Other council members are  presidential advisers Ivanka TrumpIvana (Ivanka) Marie TrumpIvanka Trump raises million in a week for father's campaign Ivanka Trump declares position on abortion: 'I am pro-life, and unapologetically so' TikTok dancer who Ivanka Trump retweeted says she meant to mock Trump MORE and Jared KushnerJared Corey KushnerTrump says ex-staffer who penned 'Anonymous' op-ed should be 'prosecuted' Kushner told Woodward in April Trump was 'getting the country back from the doctors' What a Biden administration should look like MORE, and several cabinet members including Secretary of State Mike PompeoMichael (Mike) Richard PompeoUPDATED: Pompeo's son raised 'hackathon' event in email to State Department Pompeo: US citizens born in Jerusalem can now list Israel on passports The Hill's Morning Report - Sponsored by Facebook - Trump, Biden blitz battleground states MORE, Treasury Secretary Steven MnuchinSteven Terner MnuchinDemocrats call Trump's COVID-19 response 'among the worst failures of leadership in American history' The Hill's Morning Report - Presented by Facebook - Trump, Biden set for weekend swing state sprint Mnuchin says he learned of Pelosi's letter to him about stimulus talks 'in the press' MORE, Defense Secretary Mark EsperMark EsperCutting defense spending by 10 percent would debilitate America's military Overnight Defense: Trump campaign's use of military helicopter raises ethics concerns | Air Force jets intercept aircraft over Trump rally | Senators introduce bill to expand visa screenings Trump campaign event use of Marine Corps helicopter raises ethics questions MORE, EPA Administrator Andrew WheelerAndrew WheelerOVERNIGHT ENERGY: Interior official called Black Lives Matter 'racist,' defended alleged Kenosha shooter | Trump signs bipartisan bill funding conservation grants  Overnight Energy: Interior ends endangered species protections for gray wolves | Top Interior official retaliated against whistleblower, watchdog says | EPA limits enforcement of pesticide application boundaries EPA limits enforcement of pesticide application boundaries MORE and Education Secretary Betsy Devos.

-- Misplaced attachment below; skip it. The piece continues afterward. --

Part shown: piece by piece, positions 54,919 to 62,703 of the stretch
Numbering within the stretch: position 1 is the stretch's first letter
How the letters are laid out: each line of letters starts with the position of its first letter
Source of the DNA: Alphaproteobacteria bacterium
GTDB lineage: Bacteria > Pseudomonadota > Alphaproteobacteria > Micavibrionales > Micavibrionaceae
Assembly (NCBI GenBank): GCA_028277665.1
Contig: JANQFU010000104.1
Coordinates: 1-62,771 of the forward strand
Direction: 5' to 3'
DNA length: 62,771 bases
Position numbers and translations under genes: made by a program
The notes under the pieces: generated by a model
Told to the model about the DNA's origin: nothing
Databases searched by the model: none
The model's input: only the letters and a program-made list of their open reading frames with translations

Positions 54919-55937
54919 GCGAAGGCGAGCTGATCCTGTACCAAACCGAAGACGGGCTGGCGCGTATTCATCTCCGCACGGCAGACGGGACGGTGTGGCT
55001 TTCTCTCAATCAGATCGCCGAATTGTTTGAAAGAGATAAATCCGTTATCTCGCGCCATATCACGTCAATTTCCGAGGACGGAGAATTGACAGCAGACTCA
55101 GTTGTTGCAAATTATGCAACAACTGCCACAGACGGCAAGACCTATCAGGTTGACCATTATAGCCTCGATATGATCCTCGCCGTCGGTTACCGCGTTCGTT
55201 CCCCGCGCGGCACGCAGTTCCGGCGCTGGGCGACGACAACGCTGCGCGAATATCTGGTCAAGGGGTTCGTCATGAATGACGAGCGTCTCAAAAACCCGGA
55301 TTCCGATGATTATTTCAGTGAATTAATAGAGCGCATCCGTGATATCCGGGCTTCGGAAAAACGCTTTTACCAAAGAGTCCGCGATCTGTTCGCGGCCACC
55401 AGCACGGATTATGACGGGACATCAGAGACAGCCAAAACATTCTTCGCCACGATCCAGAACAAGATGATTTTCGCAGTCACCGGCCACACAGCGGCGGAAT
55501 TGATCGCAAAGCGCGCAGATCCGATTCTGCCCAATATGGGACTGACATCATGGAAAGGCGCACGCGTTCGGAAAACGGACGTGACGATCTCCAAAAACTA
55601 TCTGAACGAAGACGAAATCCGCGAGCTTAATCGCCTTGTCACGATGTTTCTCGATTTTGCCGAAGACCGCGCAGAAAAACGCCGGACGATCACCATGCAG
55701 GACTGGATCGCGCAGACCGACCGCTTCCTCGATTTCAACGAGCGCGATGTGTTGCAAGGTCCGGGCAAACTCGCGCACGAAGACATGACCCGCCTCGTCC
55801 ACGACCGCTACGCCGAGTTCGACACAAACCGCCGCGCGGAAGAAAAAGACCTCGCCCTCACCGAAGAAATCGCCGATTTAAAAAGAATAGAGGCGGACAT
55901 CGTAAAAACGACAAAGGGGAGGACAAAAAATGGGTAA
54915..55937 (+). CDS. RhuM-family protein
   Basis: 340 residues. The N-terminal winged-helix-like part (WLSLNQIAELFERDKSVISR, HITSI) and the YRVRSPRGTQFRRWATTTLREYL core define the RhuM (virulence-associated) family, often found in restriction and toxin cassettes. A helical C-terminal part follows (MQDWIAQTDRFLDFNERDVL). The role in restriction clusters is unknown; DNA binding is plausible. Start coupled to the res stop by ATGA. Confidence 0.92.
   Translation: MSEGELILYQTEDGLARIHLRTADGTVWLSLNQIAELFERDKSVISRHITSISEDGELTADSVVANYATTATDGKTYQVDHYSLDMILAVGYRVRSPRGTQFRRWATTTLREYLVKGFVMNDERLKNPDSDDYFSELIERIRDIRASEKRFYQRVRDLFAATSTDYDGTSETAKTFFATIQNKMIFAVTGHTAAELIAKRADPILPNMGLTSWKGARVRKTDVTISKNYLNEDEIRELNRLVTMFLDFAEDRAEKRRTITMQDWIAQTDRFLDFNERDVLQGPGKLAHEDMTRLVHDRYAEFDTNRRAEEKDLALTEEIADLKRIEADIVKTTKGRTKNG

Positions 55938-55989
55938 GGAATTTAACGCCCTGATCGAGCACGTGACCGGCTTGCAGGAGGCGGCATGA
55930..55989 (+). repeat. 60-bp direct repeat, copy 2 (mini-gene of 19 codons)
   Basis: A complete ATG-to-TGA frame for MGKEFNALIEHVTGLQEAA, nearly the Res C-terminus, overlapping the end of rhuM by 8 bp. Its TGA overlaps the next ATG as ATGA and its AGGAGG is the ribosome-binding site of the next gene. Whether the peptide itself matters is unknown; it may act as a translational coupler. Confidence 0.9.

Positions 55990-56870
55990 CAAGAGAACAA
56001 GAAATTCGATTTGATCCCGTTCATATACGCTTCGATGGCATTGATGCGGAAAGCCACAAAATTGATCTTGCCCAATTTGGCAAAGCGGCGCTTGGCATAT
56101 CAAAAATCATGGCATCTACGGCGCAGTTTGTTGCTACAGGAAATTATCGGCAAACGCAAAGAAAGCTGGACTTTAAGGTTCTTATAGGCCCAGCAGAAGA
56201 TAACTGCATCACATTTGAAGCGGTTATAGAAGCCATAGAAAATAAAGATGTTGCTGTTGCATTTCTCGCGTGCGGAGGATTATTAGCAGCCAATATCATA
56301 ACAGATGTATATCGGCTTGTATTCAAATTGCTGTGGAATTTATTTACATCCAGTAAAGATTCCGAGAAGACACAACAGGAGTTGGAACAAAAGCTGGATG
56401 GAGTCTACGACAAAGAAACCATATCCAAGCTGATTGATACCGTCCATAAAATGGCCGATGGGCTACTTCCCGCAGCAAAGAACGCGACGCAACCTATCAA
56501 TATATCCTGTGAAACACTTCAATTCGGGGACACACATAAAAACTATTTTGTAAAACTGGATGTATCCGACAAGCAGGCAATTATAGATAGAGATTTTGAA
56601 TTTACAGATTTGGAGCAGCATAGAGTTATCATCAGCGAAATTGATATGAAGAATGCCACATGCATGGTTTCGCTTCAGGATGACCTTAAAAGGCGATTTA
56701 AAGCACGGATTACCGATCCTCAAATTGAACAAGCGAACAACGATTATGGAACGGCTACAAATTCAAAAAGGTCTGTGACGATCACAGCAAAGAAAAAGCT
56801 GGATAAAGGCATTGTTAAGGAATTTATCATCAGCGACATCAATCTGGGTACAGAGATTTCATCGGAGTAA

A total of 26 companies, cities and nonprofit organizations announced in August that they too would participate in the program, with the goal of planting or conserving 855 million trees by 2030.

The cities of Detroit and Dallas and companies Mastercard, Microsoft and Bank of America, are among those that are participating. 

President Trump announced in January that the U.S. would participate in the initiative, saying at the time that the country "will continue to show strong leadership in restoring, growing and better managing our trees and our forests.”